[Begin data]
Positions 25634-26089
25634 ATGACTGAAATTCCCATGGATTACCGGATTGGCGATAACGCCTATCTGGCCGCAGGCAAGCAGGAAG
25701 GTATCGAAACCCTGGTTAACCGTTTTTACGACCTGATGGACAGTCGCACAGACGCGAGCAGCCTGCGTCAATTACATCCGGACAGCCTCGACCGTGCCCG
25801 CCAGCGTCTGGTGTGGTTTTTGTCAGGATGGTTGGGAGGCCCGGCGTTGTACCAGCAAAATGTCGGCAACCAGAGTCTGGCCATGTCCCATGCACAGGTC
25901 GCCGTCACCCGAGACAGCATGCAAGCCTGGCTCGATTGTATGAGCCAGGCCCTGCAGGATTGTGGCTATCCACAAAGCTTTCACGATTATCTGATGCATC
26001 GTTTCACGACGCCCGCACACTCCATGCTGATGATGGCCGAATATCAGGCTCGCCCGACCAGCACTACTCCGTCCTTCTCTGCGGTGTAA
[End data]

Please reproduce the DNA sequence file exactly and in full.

Positions 25634-26089
25634 ATGACTGAAATTCCCATGGATTACCGGATTGGCGATAACGCCTATCTGGCCGCAGGCAAGCAGGAAG
25701 GTATCGAAACCCTGGTTAACCGTTTTTACGACCTGATGGACAGTCGCACAGACGCGAGCAGCCTGCGTCAATTACATCCGGACAGCCTCGACCGTGCCCG
25801 CCAGCGTCTGGTGTGGTTTTTGTCAGGATGGTTGGGAGGCCCGGCGTTGTACCAGCAAAATGTCGGCAACCAGAGTCTGGCCATGTCCCATGCACAGGTC
25901 GCCGTCACCCGAGACAGCATGCAAGCCTGGCTCGATTGTATGAGCCAGGCCCTGCAGGATTGTGGCTATCCACAAAGCTTTCACGATTATCTGATGCATC
26001 GTTTCACGACGCCCGCACACTCCATGCTGATGATGGCCGAATATCAGGCTCGCCCGACCAGCACTACTCCGTCCTTCTCTGCGGTGTAA